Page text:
12.  M  Lester Orlonzo Larsen.  Born 31 May 1898, at Tremonton (or Elwood).  His first marriage was to Edna Byington of Lava Hot Springs, on 4 Sep 1918. She also died of that dreadful disease the influenza soon after their marriage.  A few days addressing us at Bountiful, Utah, reporting that she and her husband and her people were quite well, and I (Arthur S. Larsen) wondered who would be next. It seemed almost immediately we received a telegram apprising us of her departure.  This concurrent with the time I had received the telegram informing us of my sister, Rowena's, husband, Heber Haws, death from the same dreadful disease.   He married second Mrs. LaVern (Collins) Pearson. She had four children by her former marriage.  They live in Salt Lake City, Utah.  He is employed with the Cudahy Packing Company, North Salt Lake City, Utah.
     13.  M  Leland Irvin Larsen.  Born 24 June 1900 at Tremonton (or Elwood), Box Elder County.  married 4 Jan 1922, Wilma Wilburn.  They have a son and daughter and live in California.  He was a trucker for a chemical corporation. He died 7 Apr 1946, and buried from the Rice Memorial Chapel, 11 Apr 1946.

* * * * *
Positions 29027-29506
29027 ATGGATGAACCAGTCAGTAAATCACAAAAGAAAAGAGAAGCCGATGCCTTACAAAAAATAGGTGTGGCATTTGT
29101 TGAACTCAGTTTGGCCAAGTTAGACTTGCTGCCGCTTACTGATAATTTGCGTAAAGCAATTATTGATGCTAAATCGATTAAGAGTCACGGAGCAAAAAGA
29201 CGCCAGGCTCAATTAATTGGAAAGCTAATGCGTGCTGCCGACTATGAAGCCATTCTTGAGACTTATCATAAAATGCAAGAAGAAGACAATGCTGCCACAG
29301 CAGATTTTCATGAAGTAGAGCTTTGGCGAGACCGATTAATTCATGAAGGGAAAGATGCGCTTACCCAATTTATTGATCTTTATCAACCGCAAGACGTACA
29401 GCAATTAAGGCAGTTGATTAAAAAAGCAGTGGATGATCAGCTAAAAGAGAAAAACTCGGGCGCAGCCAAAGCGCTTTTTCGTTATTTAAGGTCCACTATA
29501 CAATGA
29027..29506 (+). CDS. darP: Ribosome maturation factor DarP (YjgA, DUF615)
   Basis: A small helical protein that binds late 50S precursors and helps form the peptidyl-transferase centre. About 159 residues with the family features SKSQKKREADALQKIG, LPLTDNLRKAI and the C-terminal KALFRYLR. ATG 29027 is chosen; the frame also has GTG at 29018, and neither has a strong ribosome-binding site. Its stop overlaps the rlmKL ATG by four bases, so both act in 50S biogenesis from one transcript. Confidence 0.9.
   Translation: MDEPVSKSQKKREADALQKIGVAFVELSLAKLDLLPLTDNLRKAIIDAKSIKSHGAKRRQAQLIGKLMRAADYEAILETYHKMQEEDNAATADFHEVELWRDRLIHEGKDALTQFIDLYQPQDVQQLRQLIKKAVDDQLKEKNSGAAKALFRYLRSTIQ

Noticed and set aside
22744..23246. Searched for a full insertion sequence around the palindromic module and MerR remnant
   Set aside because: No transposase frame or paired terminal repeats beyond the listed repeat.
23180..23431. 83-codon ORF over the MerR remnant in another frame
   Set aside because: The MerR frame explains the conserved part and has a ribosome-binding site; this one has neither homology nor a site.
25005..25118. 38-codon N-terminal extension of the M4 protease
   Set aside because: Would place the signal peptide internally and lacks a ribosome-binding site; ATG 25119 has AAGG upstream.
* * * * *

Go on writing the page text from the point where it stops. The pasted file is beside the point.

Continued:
THE SCANDINAVIAN CONTRIBUTION TO AMERICA
     Although Denmark is a very small and practically flat country almost every acre of ground is used.  Their chief occupations being farming and dairying and stock raising.  They take very good care of their stock, many times having better barns for their animals than homes.
      The first companies that left Scandinavia had 28 souls, the other had 297 souls, leaving Liverpool in December 1853 under the leadership of John Forsgren.
     We should say here that this is the company that included our ancestor Hans Larsen, his wife Elena Dorthea Stromberg Bentzen and their 5 children, four daughters and one son, John George Erastus Larsen.  This company landed mostly in America at the ports of New Orleans, New York, Boston, and Philadelphia, making the trip in sailing boats, very few sailed in steamships.
     In 1849 Brigham Young called a party of Saints, under the leadership of Patriarch Isaac Morley to settle a town that is now called Manti, Utah.  The altitude here was higher and much colder.  Here the Saints suffered a lot of hardships the first winter.
     Nearly thirty thousand converts to Mormonism have come from the three Scandinavian countries to the United States, among whom fully one half were from Denmark.